Birds of a feather flock together. It is the way of the world. Many smokers usually become part of a social group. You may find yourself regularly heading out to smoke with friends during breaks, and sometimes you may even find smoking as a common interest that triggers friendship between you and someone else. When a large percentage of your friends are smokers, it is usually tough to quit due to peer pressure.
Maybe you’ve tried a few times to break your addiction, but each time you decide to go cold turkey, you find yourself sliding back for another puff. You’re probably wondering what you’ve been doing wrong. How do you truly get done with smoking, for good? In this section, I’ve rounded up ten valuable tips you can use if you want to make 2020 the year you finally quit smoking.
Let’s get to it.
This should always be the first step you take in your quest for freedom. Indeed, quitting smoking is much more than just making the decision. There is a lot of battles to be won, not just around you, but also within you.
This is the point where you ponder about your situation, considering all the reasons you want to quit, recognizing the challenges ahead, and setting a specific date as your starting point. At this point, you also make plans about how you handle the physical, mental, and social pressures that will arise along the line. This is because, when you have your goals backed up with a solid plan, your chances of success are considerably increased.
One of the reasons why people find it hard to stop smoking is the presence of triggers. As a smoker, there are many ordinary stuff lying around that trigger you to crave for tobacco. Such stuff could be the smell of your curtain, the sight of your ashtray, a wallpaper, a lighter, alcohol, etc. While it is usually hard to get rid of all these triggers, try as much as you can to remove the ones you can find as soon as you identify them. Needless to say, you need to not just throw away your cigarettes and other tobacco products, but also empty your trash.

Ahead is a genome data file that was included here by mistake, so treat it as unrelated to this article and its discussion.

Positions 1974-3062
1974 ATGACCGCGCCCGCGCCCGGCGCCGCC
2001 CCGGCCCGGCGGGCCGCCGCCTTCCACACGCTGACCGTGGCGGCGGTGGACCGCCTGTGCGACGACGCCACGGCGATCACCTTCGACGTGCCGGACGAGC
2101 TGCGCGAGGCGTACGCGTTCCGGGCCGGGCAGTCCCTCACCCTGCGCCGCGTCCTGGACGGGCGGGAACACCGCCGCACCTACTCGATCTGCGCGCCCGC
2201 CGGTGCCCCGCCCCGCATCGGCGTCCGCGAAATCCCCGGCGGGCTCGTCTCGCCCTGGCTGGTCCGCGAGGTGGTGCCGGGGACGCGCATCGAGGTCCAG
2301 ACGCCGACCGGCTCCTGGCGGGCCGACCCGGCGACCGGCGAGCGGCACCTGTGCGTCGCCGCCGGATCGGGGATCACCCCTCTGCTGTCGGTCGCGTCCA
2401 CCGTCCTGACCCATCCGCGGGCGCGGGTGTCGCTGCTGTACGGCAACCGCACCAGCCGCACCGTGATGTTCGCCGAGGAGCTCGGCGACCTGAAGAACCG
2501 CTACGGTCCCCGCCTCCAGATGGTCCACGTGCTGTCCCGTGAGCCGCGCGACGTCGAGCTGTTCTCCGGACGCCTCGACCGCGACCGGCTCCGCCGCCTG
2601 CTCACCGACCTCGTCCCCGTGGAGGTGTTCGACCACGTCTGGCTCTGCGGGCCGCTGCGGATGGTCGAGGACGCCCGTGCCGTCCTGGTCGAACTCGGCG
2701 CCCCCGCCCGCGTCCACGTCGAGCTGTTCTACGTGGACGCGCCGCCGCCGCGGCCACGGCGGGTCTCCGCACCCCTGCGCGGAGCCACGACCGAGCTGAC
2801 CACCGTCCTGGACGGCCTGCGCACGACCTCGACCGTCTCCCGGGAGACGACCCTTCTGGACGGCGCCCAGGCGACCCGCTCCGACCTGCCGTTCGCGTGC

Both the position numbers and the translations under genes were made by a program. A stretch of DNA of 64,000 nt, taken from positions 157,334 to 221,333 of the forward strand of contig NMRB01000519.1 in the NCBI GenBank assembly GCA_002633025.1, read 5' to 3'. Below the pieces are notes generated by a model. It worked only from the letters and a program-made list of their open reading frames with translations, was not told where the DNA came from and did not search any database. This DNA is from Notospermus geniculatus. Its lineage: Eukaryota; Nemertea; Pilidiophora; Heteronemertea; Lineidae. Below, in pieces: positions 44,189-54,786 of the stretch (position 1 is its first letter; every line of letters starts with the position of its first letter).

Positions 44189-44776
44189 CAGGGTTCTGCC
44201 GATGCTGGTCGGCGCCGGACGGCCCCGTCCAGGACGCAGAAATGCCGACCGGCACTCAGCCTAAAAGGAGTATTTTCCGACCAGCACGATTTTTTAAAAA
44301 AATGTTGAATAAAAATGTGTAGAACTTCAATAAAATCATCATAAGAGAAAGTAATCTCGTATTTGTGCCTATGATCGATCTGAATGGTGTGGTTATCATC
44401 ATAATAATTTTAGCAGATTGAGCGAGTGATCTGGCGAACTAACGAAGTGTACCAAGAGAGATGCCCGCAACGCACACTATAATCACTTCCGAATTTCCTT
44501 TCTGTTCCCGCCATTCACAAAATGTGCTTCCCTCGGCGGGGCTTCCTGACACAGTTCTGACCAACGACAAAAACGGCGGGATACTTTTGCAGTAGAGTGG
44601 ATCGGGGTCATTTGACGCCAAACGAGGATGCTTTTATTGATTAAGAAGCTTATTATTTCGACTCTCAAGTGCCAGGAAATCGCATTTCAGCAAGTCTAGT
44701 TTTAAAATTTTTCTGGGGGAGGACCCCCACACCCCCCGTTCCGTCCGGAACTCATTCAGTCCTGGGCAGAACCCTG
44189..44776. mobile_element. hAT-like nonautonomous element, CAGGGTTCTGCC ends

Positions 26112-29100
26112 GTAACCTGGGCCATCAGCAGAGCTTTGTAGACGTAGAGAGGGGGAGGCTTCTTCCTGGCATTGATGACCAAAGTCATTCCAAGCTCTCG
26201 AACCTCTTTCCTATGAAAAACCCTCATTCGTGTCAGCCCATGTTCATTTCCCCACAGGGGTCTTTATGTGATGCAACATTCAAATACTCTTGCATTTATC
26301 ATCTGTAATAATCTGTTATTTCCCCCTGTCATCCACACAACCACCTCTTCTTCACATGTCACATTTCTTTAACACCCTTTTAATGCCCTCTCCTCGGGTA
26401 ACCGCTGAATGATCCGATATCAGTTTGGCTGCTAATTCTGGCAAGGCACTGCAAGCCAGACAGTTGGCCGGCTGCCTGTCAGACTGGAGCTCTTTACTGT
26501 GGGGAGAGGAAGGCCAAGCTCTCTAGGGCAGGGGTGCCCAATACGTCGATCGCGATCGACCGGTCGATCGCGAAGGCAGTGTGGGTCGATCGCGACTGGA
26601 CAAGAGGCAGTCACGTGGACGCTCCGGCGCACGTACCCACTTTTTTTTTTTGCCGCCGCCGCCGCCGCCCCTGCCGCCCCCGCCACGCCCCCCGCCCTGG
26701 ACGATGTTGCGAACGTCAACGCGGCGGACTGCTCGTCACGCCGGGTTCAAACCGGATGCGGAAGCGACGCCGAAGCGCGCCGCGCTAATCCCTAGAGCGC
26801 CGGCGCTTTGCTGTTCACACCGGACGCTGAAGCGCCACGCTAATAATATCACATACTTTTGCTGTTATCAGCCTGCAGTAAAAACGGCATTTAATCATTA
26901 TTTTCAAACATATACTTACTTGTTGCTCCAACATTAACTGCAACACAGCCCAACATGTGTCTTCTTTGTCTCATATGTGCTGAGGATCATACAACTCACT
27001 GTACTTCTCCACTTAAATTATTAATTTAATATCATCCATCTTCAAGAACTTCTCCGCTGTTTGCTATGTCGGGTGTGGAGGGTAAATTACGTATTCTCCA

It is also important to note what time you usually smoke and also consider things you can do to replace your smoking routine.
You will find that your cravings will diminish. And no matter how slightly it does, it is always a win for you.
Setting short-term goals is a good way to tune down the mental pressure. You can start by going two days smoke-free. Then, you can gradually crank it up a notch higher, recognising your milestones and rewarding yourself each time.
It is crucial to remember that each hour you spend without smoking brings you a bit closer to better days. Recognize your small wins and celebrate them. Furthermore, you can save up on cash when you stop smoking. There are several apps online that help you calculate your savings, and with this knowledge, you can take out a sum and get yourself a good treat after each milestone.
If you’re really serious about quitting, you have to let relevant people know. This includes family, friends, co-workers, etc. When you make your loved ones know about your decision, you’d have their best wishes and support to help you pull through.
If you have friends and family that smoke, letting them know you’re done with smoking could be challenging. This is because you’ve probably built a social life around them, and telling them your decision is basically letting them know you don’t want to be a part of their circle anymore. While this poses a lot of challenges, it does a good job at reducing peer pressure and keeping you safe from triggers.
Also, putting the word out will bring a touch of accountability to you. Everyone will be aware of your progress, and while this can put a little pressure on you, it will also pump you up to put in the work.